So today we celebrate that journey of searching taken by all who are seekers after God – our human journey illumined by some so-called wise men, led by of all things a star, through deserts and hazardous unmapped wilds, no GPS, just to get a glimpse of a longed-for ruler of earth and heaven – one to lead them and all out of the brokenness of the world as they knew it. And aren’t we all like those pilgrims from the East in search of fulfillment and health, holiness and wholeness, peace and justice, the quieting of our fears? Or as the Christmas hymn “O Little Town of Bethlehem” so eloquently says, “The hopes and fears of all the years are met in thee tonight.”

The three travelers ended up at the Crib, the end, or was it the beginning, of their search. How? By following the foolish wisdom of their imaginations, by acting as if their dreams were possible, paying no attention to the data that would dissuade them, and risking a journey in search of an impossible dream. They did things we are taught mature responsible adults just don’t do. They let intuition take precedence over intellect, imagination over reason. It was a long, mad, ill-advised journey into a place some would call fantasy-land. They were classified as naïve and dismissed by learned and practical folk.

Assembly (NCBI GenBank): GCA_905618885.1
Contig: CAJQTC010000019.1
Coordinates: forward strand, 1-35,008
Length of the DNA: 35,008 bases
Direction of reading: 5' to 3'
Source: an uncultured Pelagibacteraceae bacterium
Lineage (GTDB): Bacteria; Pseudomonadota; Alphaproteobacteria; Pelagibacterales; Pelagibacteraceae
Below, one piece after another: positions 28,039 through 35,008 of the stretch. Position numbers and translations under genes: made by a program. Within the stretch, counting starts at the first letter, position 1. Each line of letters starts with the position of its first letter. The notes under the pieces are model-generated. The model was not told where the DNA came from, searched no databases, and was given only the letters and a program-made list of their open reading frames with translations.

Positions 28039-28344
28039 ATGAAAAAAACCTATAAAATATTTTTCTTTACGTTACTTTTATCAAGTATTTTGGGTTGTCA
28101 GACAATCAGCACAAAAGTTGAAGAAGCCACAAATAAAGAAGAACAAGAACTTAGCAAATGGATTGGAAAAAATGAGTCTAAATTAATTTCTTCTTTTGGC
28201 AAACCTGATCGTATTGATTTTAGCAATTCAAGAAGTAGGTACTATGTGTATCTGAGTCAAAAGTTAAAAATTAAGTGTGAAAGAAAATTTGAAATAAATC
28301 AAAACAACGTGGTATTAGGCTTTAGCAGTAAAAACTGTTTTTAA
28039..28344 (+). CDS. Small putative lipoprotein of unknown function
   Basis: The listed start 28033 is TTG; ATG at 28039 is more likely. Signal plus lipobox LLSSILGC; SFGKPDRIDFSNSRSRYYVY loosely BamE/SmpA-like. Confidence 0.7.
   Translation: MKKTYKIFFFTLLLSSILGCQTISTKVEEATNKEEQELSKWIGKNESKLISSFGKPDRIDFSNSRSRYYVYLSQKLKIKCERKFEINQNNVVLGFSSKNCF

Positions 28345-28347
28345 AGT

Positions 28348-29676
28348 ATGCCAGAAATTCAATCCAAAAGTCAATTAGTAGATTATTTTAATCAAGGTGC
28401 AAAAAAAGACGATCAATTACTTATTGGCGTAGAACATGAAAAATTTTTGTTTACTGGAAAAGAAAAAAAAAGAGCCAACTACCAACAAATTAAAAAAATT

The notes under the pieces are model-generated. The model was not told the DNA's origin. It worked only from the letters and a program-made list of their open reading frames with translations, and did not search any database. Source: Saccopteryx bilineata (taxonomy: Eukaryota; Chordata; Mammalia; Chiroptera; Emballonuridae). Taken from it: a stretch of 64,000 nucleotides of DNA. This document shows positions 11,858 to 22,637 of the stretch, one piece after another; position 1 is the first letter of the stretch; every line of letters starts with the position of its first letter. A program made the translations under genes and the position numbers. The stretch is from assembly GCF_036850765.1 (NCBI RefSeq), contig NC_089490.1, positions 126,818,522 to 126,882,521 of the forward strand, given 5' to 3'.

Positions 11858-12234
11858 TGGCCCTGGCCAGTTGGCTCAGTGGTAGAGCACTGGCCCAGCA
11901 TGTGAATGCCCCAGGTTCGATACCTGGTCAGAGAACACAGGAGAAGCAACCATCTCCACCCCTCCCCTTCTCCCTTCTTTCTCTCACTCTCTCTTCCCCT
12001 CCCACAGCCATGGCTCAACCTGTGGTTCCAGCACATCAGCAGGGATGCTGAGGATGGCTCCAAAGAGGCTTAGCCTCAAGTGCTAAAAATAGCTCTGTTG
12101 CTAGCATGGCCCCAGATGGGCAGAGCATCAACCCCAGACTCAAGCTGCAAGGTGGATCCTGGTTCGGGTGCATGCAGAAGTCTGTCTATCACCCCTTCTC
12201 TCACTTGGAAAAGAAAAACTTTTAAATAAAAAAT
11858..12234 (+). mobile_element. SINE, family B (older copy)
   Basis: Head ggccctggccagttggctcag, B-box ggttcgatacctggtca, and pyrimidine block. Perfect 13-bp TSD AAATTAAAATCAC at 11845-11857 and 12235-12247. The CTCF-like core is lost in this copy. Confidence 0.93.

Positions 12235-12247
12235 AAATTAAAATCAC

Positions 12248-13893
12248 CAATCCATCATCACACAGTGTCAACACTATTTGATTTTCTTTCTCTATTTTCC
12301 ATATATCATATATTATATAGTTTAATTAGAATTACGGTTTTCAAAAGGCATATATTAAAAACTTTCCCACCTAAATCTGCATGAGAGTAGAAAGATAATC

Isn’t this the kind of critique that is often levied against dreamers and visionaries? People who dare to follow the longing of their hearts? Those who act upon dreams and follow stars are rare in an enlightened and reasonable age. We prefer to live with certainty, as elusive and sometimes idolatrous as it may be. Note, however, that it is called the Christian faith, not the Christian certainty. It involves a level of trust beyond us. Even as we often have difficulty accepting chaos and surprise, this Feast says that sometimes that is the only way to go and may be just the charism needed in today’s church and world.

The Epiphany journey is an invitation to go on a trek we cannot order or control, to follow a way we cannot and never will fully comprehend. Like Frodo, J.R.R. Tolkien’s hero in The Lord of the Rings, we might have to endure the terror of encountering monsters and dragons, those within ourselves and those outside. Yet, like Frodo, if we go on this terrifying adventure, we need to go with both faith in miracles and the conviction that everything, in the midst of it all, can be reconciled. That’s not pollyannish – that’s part of our trust in a God who wants to be found and who already resides in us, even in those parts of life with which we struggle the most.

We of the Epiphany promise are invited to listen to the voice of God and step out in pilgrimage, to enter this year trusting in the possibility of God’s dream for you, God’s dream for your faith community, God’s dream for the world. We go forth carrying the gold of love, the incense of longing, and yes, even the myrrh of suffering. And like the Magi, we dream that the One for whom we search is waiting for us, to embrace us and welcome us home. Go. God is with you. God awaits you.